A second substantive area that we see increasing in importance for the CSCE is peacekeeping. We have said it before, and we'll say it again: The principles of peacekeeping outlined in Chapter III of the Helsinki Document of 1992 remain valid today. It is up to the CSCE to improve mechanisms for assuring compliance with those principles, in exceptional cases through negotiated international mandate, multilateralism and impartiality, transparency and explicit consent by the conflicting parties. The Participating States must also find the political will to guard against any watering down of those principles.

Part of the debate this Autumn over peacekeeping will involve the use of third party forces in conflicts. Estonia's position on this is clear. If we are considering the use of force, then the UN Security Council must approve such a move. If we are considering peacekeeping operations, then it must transpire under the principles set down in Chapter III. If those conditions are met, then we are not concerned over whether those forces are labeled as third party or second-hand.

I will now address some proposals that have been tabled for CSCE organizational reform. First of all, we fully support the idea of bringing an additional military-security component into the CSCE in the form of regional tables. This is an idea we have promoted for some time, and we are gratified to learn that others are considering regional security tables, that would be complementary to the Stability Pact roundtables. I have the pleasure to recognize among you many good colleagues with whom we negotiated the Stability Pact. This guarantees that the efforts within the Stability Pact will be made hand-in-hand with the CSCE and would exclude unnecessary overlapping efforts.

Secondly, we welcome proposals for greater lateral coordination among various international organizations and processes. We firmly believe such lateral, rather than hierarchical, coordination will increase effectiveness by avoiding duplication of effort and by making use of the complementary aspects of various bodies.

Thirdly, we welcome strengthening the CSCE as a regional organization. This kind of bolstered role would take advantage of the CSCE's unique position in Europe, and would complement the UN, which enshrines the role of regional organizations in its Charter. It goes without saying that modeling the CSCE as a mini-United Nations for Europe would lead to decreasing efficiency while fundamentally changing the CSCE's own nature. Let's play on the strengths we currently enjoy.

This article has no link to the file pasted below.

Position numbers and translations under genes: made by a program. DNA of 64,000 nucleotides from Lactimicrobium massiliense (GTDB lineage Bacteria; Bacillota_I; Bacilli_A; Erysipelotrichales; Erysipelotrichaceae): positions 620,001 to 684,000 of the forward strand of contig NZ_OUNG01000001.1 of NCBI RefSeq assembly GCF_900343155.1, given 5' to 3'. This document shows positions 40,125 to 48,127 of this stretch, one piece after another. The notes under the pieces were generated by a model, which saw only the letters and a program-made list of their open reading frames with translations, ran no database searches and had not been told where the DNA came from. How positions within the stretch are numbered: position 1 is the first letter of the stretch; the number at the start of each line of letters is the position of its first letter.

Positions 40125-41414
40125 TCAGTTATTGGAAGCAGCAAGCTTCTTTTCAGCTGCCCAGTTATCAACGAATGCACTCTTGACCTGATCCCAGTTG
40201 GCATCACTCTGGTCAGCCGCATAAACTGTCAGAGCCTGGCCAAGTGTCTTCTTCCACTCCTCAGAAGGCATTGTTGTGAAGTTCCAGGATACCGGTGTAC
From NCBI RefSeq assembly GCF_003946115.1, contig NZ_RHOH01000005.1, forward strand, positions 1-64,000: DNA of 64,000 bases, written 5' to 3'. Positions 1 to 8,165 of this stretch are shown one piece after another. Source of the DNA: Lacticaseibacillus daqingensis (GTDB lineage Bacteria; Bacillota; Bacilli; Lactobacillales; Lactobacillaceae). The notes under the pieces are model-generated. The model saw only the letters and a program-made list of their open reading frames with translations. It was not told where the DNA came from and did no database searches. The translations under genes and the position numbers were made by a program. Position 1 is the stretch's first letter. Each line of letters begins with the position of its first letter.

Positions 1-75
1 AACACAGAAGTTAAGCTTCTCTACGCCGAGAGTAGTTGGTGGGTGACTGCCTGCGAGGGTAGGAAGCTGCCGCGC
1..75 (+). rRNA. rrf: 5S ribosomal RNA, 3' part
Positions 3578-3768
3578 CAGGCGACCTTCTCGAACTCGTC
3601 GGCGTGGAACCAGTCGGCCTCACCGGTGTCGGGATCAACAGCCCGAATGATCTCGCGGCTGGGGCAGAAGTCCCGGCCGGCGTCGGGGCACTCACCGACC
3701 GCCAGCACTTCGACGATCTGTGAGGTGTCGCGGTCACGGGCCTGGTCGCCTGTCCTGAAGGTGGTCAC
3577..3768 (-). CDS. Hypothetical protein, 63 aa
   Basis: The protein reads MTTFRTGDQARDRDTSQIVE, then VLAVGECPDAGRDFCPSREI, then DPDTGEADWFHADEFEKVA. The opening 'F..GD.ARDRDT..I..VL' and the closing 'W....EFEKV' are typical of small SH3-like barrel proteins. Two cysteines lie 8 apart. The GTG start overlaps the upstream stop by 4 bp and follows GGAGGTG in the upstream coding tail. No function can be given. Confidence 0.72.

Fourthly, as common obligations can only be founded on common rights, we firmly believe that consensus in decisionmaking has to be preserved. It is dubious whether the efficiency of consensus-based decisionmaking can be improved by giving up this very principle.

Finally, Estonia believes the fewer sub-bureaucracies and offices and bodies and secretariats attached to the CSCE, the more effective and financially reasonable the process will be. One of the great advantages of the CSCE is its thriftiness--as a small state, we firmly support fiscal responsibility.

In closing, I would turn to the two documents expected to signed at the Summit culminating this meeting. We regard the Code of Conduct to be a significant step forward in the CSCE's military-political dimension. This document must not be put on a shelf to gather dust, but should be implemented, its implementation monitored and the initiative developed further.

Second, the general political declaration signed at the 1992 Helsinki conference has, by now, been outstripped by events. We would hope that this year's declaration will reflect the current atmosphere as well as delineate those principles that should serve as our guideposts in the future. These include but are not confined to a clear rejection of spheres-of-influence as a concept of international relations, a reiteration of the need for collective reaction and solidarity in case CSCE principles come under challenge in the area, as well as the non-recognition of territories taken over by force.

Mr. Chairman,

We have a lot of work ahead of us. Estonia wishes you, and all of our colleagues here, a productive, effective and fruitful conference.

Thank you.